The International Journal of Health Governance and Librarians as Methodological Peer-Reviewers

International Journal of Health Governance

Since 2020 the International Journal of Health Governance (IJHG) has been working with a group of medical/health care librarians and information specialists who have expertise in systematic reviews. They were invited to be methodological peer-reviewers for evidence synthesis manuscripts (systematic, scoping, mapping, and rapid evidence reviews). 

The IJHG editor and one of the methodological peer-reviewers recently co-authored the research paper ‘Librarians and information specialists as methodological peer-reviewers: a case-study of the International Journal of Health Governance’, which was published in the Research Integrity and Peer Review ( This case-study analyzes the impact of methodological peer-reviewers on the peer-review process. The study looked at the differences in comments from methodological peer-reviewers (MPRs) and subject peer-reviewers (SPRs); differences in the implementation of their recommendations; impact on editorial decision-making; and the perceived utility of librarian peer-review by librarians and authors.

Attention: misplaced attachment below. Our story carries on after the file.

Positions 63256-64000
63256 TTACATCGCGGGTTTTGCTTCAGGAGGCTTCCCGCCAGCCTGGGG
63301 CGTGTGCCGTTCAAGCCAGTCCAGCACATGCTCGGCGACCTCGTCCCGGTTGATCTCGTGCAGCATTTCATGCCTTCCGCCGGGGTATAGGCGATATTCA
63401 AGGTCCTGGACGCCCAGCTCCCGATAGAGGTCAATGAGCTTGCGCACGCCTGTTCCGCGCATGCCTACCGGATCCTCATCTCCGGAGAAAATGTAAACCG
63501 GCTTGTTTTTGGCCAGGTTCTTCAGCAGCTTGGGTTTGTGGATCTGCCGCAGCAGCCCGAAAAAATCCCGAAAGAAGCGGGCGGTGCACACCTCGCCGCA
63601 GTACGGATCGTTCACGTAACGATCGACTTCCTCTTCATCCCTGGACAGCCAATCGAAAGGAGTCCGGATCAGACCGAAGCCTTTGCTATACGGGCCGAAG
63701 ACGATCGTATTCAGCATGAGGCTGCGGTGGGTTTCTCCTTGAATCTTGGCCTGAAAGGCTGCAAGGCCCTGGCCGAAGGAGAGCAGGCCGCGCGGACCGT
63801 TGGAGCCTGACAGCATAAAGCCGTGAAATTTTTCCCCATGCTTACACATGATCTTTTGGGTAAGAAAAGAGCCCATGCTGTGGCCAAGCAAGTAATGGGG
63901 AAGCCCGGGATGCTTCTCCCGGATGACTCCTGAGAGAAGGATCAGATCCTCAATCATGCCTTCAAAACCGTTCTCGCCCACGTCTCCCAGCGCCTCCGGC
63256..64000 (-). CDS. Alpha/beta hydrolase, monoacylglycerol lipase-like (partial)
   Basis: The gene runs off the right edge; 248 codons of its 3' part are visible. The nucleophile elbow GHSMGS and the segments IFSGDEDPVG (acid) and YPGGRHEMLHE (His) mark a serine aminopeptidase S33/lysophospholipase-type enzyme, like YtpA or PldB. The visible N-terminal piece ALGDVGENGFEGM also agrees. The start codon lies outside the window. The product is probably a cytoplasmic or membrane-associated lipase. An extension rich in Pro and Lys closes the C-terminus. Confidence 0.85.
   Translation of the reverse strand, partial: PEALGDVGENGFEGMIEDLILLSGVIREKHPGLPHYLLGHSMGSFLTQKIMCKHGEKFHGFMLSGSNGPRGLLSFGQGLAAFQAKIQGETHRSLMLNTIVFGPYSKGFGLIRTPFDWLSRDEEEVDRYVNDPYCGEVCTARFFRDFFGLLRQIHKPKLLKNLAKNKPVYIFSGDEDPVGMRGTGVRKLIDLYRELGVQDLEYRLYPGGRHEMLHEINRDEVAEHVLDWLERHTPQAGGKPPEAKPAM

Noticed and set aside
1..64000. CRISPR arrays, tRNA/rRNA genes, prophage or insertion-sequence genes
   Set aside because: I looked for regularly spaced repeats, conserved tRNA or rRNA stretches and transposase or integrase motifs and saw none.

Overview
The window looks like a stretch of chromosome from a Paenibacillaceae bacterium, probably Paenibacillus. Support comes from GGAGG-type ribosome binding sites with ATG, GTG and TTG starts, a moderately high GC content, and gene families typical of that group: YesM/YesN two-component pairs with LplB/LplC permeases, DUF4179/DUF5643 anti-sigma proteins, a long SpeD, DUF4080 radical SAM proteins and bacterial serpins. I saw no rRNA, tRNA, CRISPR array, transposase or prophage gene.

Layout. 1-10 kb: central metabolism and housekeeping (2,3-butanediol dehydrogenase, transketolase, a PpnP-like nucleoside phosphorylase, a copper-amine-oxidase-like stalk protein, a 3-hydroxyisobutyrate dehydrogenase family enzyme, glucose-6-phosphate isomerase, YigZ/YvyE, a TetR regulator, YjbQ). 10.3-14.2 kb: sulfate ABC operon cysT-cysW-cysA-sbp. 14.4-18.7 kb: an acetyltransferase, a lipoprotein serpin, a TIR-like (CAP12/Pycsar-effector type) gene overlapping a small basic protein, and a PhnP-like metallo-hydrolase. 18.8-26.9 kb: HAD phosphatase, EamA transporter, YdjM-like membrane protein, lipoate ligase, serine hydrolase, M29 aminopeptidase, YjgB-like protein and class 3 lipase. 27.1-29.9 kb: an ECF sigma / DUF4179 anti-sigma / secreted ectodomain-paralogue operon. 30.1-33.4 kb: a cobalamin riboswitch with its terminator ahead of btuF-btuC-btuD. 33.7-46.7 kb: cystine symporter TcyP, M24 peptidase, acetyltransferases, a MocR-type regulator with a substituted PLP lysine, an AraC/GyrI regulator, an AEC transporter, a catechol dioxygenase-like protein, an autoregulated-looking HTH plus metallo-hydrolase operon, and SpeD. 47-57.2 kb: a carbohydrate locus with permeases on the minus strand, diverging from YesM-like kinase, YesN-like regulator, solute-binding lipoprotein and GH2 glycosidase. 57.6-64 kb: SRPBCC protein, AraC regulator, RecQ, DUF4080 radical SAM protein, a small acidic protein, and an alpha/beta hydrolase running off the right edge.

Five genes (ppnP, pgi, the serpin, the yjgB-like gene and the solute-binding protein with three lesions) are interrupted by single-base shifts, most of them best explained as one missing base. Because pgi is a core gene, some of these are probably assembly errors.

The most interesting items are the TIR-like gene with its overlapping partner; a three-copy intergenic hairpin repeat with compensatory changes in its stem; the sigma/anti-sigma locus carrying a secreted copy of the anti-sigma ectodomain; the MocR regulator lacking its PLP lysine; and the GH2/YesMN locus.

The study revealed that librarians as MPRs were more likely to comment on methodologies compared to SPRs, and authors were more likely to implement their suggested revisions. Some important methodological aspects of manuscripts were commented on predominantly by MPRs and in greater detail – specifically, reporting guidelines and search strategies. Comments from MPRs on methodological sections were clearer and more comprehensive, helping authors to revise their manuscripts. MPRs were also more likely to reject manuscripts compared to SPRs. Journal editors were more likely to follow MPRs' recommendations. 

As methodological peer-reviewers, librarians made valuable contributions to published evidence synthesis research in the IJHG. The study supports the use of librarians and information specialists as MPRs and furthers the understanding of how published research can benefit from their inclusion. The findings could be used to improve existing journal policies and guidelines.

The full article can be accessed here: